Where Do Local Schools Stand On the Amethyst Initiative? was originally published on City Desk on Oct. 14, 2009, at 1:07 p.m.
Since its founding last year, the Amethyst Initiative, a campaign to initiate a public debate about the merits of the drinking age of 21, has been growing every day. The Initiative, started by John McCardell, President Emeritus of Middlebury College, now boasts the support of the Presidents and Chancellors of a whopping 135 colleges and universities across the country.
But where do local schools stand on the initiative’s goal of lowering the drinking age?
The Amethyst Initiative bases their goal of rethinking the drinking age on the fact that the law, as it currently exists, is not working. In fact, they claim it has been counterproductive, stating, "A culture of dangerous, clandestine 'binge-drinking' -- often conducted off-campus -- has developed."
Anyone who has been to a college campus can certainly agree with that. While 21-year-olds are able to go to bars and drink as little, and as slowly, as they choose, the majority of college students don’t have that luxury. Instead, 18-to-20-year-olds (read freshmen, sophomores and juniors) are forced to drink on the sly, usually at a far more rapid (and dangerous) pace than their 21-year-old counterparts.
As for D.C. schools, there does not appear to be any consensus. The entire University of Maryland system, which includes UMD- College Park, has signed on to the Initiative’s petition.
The George Washington University, through new President Steven Knapp, appears to be hedging, at least for now. In the GW Hatchet, Knapp explains, "I would like to have a fuller study and discussion with my staff before deciding if this is the best way to approach the issue of underage alcohol consumption." However, he does add, "A lower drinking age would mean more traffic fatalities and, frankly, a rise in the overall consumption of alcohol."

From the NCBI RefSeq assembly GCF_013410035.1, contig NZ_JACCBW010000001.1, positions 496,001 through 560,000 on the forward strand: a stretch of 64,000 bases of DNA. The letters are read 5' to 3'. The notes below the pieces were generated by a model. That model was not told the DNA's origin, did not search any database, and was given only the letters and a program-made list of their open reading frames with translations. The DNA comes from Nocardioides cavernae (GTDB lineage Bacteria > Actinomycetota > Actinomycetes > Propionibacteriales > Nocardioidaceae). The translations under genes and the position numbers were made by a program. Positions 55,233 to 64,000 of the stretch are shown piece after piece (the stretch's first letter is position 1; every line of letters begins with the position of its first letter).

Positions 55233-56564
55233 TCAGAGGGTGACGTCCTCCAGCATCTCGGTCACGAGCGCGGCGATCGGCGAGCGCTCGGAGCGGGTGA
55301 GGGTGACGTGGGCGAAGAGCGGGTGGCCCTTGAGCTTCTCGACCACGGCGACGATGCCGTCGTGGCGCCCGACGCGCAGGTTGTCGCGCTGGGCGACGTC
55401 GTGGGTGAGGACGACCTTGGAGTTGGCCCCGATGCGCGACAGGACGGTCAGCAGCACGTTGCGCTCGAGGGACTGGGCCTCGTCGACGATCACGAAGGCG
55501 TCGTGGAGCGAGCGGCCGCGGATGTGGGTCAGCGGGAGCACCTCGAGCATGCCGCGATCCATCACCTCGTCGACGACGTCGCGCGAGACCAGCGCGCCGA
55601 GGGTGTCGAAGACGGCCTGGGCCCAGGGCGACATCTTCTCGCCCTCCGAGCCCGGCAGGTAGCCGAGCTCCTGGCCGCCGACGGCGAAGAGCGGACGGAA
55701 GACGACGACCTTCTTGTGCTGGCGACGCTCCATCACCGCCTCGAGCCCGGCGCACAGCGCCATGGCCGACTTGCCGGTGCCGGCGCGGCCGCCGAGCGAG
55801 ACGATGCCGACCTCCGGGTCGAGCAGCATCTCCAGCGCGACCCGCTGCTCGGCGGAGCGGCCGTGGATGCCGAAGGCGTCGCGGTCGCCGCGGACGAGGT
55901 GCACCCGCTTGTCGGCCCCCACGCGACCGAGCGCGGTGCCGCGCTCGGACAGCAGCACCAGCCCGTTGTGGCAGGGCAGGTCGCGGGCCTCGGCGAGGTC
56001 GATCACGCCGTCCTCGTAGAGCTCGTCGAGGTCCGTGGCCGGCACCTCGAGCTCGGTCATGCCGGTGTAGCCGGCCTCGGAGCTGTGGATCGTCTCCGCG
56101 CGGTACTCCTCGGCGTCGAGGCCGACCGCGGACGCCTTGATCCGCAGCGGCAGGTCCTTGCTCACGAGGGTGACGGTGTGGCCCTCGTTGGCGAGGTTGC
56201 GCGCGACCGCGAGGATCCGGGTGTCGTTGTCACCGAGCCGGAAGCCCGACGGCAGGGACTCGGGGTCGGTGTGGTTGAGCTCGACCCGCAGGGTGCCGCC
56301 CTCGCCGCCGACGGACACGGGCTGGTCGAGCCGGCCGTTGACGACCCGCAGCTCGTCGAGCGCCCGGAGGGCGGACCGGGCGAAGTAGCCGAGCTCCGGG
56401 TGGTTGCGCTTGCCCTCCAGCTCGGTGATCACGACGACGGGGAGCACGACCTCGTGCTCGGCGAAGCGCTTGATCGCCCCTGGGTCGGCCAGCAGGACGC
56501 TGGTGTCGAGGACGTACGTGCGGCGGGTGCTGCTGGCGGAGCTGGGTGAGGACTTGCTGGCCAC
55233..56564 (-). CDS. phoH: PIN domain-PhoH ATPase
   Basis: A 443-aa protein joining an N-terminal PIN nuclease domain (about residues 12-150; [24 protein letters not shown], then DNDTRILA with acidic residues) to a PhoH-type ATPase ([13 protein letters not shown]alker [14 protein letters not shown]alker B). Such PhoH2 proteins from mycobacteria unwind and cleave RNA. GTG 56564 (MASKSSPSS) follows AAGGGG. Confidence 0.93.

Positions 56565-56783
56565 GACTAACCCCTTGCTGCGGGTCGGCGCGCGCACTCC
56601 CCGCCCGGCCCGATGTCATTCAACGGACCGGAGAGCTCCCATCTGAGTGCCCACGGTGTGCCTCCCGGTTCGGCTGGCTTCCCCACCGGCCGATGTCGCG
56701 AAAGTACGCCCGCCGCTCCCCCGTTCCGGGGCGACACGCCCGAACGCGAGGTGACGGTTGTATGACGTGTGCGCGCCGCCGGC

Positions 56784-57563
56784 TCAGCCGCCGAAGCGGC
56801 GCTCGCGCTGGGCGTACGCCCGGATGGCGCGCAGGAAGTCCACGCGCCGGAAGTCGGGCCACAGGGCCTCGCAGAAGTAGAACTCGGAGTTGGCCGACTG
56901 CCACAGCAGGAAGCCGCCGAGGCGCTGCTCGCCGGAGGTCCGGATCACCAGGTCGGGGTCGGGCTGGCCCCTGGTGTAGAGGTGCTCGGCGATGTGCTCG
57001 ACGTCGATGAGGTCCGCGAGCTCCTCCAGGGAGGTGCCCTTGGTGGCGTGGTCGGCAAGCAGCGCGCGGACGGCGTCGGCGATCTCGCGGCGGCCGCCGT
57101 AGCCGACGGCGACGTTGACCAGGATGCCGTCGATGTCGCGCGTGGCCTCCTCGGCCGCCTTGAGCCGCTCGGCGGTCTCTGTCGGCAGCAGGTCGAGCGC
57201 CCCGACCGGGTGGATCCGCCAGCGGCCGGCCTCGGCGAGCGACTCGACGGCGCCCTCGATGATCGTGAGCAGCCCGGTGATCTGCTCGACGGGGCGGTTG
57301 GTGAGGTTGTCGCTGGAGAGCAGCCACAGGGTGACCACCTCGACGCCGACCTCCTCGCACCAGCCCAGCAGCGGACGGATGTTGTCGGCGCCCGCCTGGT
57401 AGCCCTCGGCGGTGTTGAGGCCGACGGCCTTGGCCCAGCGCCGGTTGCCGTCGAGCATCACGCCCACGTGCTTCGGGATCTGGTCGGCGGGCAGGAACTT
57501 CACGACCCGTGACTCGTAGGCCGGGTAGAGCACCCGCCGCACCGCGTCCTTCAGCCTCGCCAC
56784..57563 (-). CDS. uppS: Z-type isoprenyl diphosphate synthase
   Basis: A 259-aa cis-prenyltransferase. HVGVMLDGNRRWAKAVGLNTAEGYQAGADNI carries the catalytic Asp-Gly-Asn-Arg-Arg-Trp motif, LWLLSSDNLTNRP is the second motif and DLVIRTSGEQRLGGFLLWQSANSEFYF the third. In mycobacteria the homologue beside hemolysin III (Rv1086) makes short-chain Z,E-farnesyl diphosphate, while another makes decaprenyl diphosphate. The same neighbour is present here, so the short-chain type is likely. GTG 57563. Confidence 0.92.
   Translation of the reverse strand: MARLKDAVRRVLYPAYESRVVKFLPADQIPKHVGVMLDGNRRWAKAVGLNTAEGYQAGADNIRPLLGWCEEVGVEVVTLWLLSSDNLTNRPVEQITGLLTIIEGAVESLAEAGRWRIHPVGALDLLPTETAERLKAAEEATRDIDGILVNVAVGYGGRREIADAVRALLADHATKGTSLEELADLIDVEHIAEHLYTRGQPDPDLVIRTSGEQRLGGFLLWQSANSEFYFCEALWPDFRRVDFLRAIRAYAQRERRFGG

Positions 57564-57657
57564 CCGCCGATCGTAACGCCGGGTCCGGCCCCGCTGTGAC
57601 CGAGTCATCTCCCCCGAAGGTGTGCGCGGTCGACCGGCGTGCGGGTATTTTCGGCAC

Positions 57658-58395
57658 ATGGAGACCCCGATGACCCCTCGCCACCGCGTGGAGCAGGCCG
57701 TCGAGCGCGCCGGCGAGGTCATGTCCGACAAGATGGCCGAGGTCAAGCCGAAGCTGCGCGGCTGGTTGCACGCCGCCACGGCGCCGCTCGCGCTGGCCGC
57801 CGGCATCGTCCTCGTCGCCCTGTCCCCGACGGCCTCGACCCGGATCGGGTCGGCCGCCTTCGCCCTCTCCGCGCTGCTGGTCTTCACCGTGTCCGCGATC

Other area schools are more blatant in their disagreement with the Initiative. Howard University is a dry campus, and does not support the Amethyst Initiative. American University will not be signing -- school President Neil Kerwin questions, to the American University Eagle, whether lowering the drinking age will "deter the epidemic of destructive behavior prompted by alcohol abuse that we’ve seen on our own campus."
Georgetown will not be signing on, either, citing the University's focus on health and safety concerns. Curiously, Georgetown President John DeGioiaadds, to the Georgetown Hoya, "We're a nation at war, we're having some real difficulties with our economy. There are just a range of issues on which I could offer my perspective and my engagement, and I just feel that right now my priorities have to be placed elsewhere." Maybe we can wish that one day, President DeGioia can find a couple of minutes to involve himself in an issue that directly affects the safety of his students.
Despite the various universities' skepticism, the sad fact remains: Binge drinking is a significant and growing problem on college campuses. And being a dry campus, though maybe ideal, does not absolve any school from its responsibility in stemming the tide of the binge-drinking epidemic that has enveloped college life.
In fact, the two ideas -- being a dry campus and advocating a public discourse on the drinking age -- are not mutually exclusive. There is no conflict in discussing a drinking age law and still prohibiting alcohol on campus. This is far too important an issue for schools to be so cautious.